Brazil–Africa: what is South Africa’s role?

A decade ago Brazil opened several diplomatic missions in African countries. Was this decision based on ideology or was it visionary?

The African continent, with its 55 countries is presenting an ever-increasing opportunity for trade, investment and co-operation. This year the Continental Free Trade Agreement (CFTA) was established, in order to create a single continental market for goods and services, with free movement of business persons and investments. The CFTA will provide access to a market of more than one billion people.

Intensive efforts are underway to accelerate infrastructure development and industrialization on the African continent, and to expand intra-African trade through better harmonization and coordination of trade liberalization and facilitation regimes and instruments across Regional Economic Communities (RECs) and across Africa in general.

Many African countries have been enjoying GDP growth rates in excess of 5% per annum. Six of the ten fastest-growing economies in the world are African countries. The African Development Bank (ADB) predicts in its Africa Economic Outlook 2018 that the 3.7% real output growth estimated for Africa in 2017 will increase to 4.1% in 2018 and 2019. This shows Africa’s resilience to recover from the global and domestic shocks of 2016.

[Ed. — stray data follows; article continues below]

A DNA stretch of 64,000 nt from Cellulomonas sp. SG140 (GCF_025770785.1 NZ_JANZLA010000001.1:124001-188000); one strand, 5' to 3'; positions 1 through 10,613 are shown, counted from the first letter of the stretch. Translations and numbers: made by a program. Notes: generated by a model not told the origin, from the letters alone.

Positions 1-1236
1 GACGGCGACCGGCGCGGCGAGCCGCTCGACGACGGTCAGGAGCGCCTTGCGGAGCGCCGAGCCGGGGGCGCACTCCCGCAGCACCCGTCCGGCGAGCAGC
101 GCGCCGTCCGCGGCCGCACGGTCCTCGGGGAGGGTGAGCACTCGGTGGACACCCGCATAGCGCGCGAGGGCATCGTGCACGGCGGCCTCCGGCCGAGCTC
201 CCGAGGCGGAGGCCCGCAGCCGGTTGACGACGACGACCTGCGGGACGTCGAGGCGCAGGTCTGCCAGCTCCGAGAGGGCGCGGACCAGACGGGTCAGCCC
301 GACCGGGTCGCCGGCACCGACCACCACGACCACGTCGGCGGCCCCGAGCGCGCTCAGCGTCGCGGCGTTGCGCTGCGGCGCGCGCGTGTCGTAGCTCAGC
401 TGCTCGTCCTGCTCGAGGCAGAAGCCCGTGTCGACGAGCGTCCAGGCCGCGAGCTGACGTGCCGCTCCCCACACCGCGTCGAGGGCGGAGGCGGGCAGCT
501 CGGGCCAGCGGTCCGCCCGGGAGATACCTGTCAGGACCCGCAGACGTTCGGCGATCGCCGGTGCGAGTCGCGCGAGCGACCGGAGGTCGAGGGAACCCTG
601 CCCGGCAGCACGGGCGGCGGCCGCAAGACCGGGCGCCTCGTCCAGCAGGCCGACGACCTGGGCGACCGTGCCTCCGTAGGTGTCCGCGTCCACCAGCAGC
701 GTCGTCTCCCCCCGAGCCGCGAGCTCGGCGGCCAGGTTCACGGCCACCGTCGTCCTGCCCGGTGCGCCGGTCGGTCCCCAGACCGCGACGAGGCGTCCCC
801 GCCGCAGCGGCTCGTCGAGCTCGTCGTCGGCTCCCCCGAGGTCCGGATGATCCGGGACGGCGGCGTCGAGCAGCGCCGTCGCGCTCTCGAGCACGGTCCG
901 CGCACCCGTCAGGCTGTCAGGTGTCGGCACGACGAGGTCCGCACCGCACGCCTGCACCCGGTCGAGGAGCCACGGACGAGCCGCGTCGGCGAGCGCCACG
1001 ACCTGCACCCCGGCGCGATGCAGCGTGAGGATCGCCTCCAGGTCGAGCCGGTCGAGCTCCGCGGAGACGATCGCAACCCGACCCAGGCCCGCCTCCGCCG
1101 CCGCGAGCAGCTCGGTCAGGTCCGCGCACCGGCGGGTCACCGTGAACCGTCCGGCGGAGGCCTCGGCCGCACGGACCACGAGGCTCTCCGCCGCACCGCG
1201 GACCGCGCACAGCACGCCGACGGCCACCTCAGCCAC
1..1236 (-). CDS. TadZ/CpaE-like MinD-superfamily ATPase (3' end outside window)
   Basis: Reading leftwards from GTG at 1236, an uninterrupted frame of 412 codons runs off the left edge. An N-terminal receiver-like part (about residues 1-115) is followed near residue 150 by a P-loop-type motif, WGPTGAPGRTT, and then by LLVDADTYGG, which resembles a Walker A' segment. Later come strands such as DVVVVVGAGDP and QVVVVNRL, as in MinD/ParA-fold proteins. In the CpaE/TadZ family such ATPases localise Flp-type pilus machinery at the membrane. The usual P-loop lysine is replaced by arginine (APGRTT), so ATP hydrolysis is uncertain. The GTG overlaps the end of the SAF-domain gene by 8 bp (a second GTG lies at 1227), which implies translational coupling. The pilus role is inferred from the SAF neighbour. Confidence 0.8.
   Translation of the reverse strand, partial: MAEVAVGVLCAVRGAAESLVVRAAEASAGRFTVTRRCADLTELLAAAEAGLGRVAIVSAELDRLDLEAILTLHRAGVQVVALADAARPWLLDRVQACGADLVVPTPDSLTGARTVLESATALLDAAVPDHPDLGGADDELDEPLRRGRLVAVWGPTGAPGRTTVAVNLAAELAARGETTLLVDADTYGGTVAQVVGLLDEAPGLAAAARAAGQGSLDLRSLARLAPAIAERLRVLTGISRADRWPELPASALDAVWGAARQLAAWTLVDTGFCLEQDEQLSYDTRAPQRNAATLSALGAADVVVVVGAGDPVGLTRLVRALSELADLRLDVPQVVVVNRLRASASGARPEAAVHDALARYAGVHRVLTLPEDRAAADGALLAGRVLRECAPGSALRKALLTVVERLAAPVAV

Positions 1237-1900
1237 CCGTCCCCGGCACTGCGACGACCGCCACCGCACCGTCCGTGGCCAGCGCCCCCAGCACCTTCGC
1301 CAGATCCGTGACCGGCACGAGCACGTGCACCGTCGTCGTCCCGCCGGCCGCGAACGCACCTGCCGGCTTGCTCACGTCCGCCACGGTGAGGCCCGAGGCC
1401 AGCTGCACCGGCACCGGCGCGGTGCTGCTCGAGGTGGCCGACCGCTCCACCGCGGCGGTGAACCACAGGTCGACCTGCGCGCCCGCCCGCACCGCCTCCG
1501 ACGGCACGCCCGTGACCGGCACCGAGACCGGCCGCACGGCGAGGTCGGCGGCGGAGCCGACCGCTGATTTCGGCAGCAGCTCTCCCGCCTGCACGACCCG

The African Agenda has been prioritised within the BRICS Partnership. The BRICS Economic Partnership Strategy aims to strengthen business, trade, and investment ties amongst the business communities of the five BRICS countries, Brazil, Russia, India, China and South Africa. By extension it supports economic development in Africa and in South America by helping to diversify economic cooperation amongst developing countries, who have in the past, had to rely solely on economic co-operation with developed countries.

All these developments present the business community of Brazil with wonderful opportunities to expand their business into Africa.

South Africa, with its excellent financial and physical infrastructure is an interesting base for Brazilian investment and expansion into the rest of Africa.

South Africa has established Investment South Africa (ISA) that promotes and facilitates investment and aftercare for investors. It increases the ease of doing business by identifying bottlenecks and administrative challenges by serving as a One-Stop-Shop to facilitate the entire investment value chain and provides specialist advisory services to investors.

South Africa also offers various incentive schemes for investors.

It is only the Atlantic Ocean that separates us. Let us build on our share heritage and our shared vision for the future.


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